I raised this question about 7 years ago in this NG. I remember the answer but not the authority.
When a sentence ends with a quotation the period goes inside the quotation marks. But I understand that when the sentence ends with quotation marks that are not used to set off a quotation but are used to set off a special phrase the period goes outside the quotation marks. EXAMPLE: This agreement is between The Acme Merchandising Company, Inc. hereafter referred to as "Vendor" and John Doe hereafter referred to as "Customer".
I need an authority for this. I am in a dispute with a stuborne person who insists that when ever a sentence ends with quotation marks that the period goes inside.
Also would the same principle apply to a sentence that ended with an Email address set off with . This same person insists that the period shoud goe inside the carots.
Example: Please respond to (Email Removed).

~~
"Patriotism is the last refuge of the scoundrel." Samuel Johnson "Patriotism is your conviction that this country is superior to all other countries because you were born in it."
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Marc
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I am in a dispute with a stuborne person who insists that when ever a sentence ends with quotation marks that the period goes inside.

I believe the period got moved inside the quotation marks regardless of whether it made sense back when lead type was hand set.
The period was a tiny, thin piece of type and if it had only a space after it had an unfortunate habit of getting broken off between the type stick and the press. Most often by the rag used to clean the type in the galley or even once the page had been locked into the chase after proofing. So the proof showed it there but when the press ran it had disappeared. If you were very unlucky it got wedged somewhere else on the page and made a real mess. Involving stopping the print run, loosening the quoins, fixing it with tweezers and hoping you could get it all back together so the whole thing didn't end up a mess.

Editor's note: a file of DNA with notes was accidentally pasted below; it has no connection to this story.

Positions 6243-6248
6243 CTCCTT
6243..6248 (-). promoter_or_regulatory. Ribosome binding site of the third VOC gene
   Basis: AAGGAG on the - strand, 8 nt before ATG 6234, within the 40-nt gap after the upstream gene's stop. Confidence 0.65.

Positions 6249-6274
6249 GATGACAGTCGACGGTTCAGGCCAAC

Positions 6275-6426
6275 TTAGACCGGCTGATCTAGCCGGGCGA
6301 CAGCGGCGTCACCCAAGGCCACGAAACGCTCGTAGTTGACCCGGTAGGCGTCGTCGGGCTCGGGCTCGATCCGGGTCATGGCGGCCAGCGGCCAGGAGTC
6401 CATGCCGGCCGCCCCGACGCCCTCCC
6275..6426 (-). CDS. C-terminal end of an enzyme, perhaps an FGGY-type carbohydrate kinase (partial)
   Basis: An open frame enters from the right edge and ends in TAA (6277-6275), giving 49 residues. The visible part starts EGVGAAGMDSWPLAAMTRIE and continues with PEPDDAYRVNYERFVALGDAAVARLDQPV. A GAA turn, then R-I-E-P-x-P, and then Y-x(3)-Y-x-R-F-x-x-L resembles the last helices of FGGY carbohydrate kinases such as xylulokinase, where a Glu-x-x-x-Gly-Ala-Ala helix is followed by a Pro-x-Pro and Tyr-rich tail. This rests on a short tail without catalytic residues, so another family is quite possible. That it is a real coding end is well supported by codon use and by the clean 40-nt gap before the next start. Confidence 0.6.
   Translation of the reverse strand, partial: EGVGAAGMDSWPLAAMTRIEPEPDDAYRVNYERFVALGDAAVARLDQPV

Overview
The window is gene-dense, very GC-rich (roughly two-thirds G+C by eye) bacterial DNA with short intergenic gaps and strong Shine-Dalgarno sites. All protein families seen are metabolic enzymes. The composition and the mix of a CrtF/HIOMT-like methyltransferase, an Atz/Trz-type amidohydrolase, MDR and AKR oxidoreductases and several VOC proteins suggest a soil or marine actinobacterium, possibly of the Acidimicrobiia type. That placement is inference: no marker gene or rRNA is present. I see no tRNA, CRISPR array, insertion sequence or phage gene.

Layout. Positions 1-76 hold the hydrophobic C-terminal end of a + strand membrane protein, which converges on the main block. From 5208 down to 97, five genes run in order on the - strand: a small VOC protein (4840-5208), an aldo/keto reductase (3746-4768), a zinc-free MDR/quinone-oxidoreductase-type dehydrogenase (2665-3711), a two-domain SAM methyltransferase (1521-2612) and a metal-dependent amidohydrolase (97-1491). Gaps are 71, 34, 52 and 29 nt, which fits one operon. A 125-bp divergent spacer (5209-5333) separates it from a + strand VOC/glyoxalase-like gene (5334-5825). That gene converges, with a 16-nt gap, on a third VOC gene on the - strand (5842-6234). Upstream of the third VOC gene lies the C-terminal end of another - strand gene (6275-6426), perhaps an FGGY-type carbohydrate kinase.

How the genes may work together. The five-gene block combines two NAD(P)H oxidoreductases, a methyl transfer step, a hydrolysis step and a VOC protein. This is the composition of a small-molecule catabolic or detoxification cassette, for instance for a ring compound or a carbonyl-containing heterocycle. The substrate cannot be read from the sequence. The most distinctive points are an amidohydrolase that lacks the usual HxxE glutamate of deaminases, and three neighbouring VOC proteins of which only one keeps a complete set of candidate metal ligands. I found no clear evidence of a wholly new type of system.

So we were taught (at Paseo High School by Charles Barrett, 1943-1947) that the period went inside the quote.
Why didn't periods break off when the character ahead of them was something other than a close quotes mark? They did. But the ones inside were that many you didn't have to worry about.
If..memory serves. Which it does with decreasing frequency these days.
(It's stubborn, by the way. And whenever is one word. And the sentence needs only one that. I'd lose the second one. Sorry. The old proof-reader.)

ELGelhaar
I raised this question about 7 years ago in this NG. I remember the answer but not the authority. When ... Doe hereafter referred to as "Customer". I need an authority for this. I am in a dispute with a stuborne

Oy!
person who insists that when ever a sentence ends with quotation marks that the period goes inside.

You have a problem. If your posting is accurate in indicating that you are at Cal Berkeley (my alma mater, BTW; class of 1961), you're asking about American usage and you are the one who is wrong. Except in certain technical writing where clarity is absolutely essential, standard American practice is always to put the period inside the closing quotation mark. Same for commas. What you describe is British practice. (Some Americans follow British practice. That doesn't make it American practice. It just makes those Americans eccentric. (Hi, Bob))
Needless to say, it's not at all easy to cite you an American style manual that tells you to do what Americans do not in fact do. Here's something that tells you you're wrong; it's from the FAQ at the website for the Chicago Manual of Style:

Q. Apparently Americans enclose periods commas inside quotation marks, but do the British do it that way too?
A. In what is sometimes called the British style (see paragraph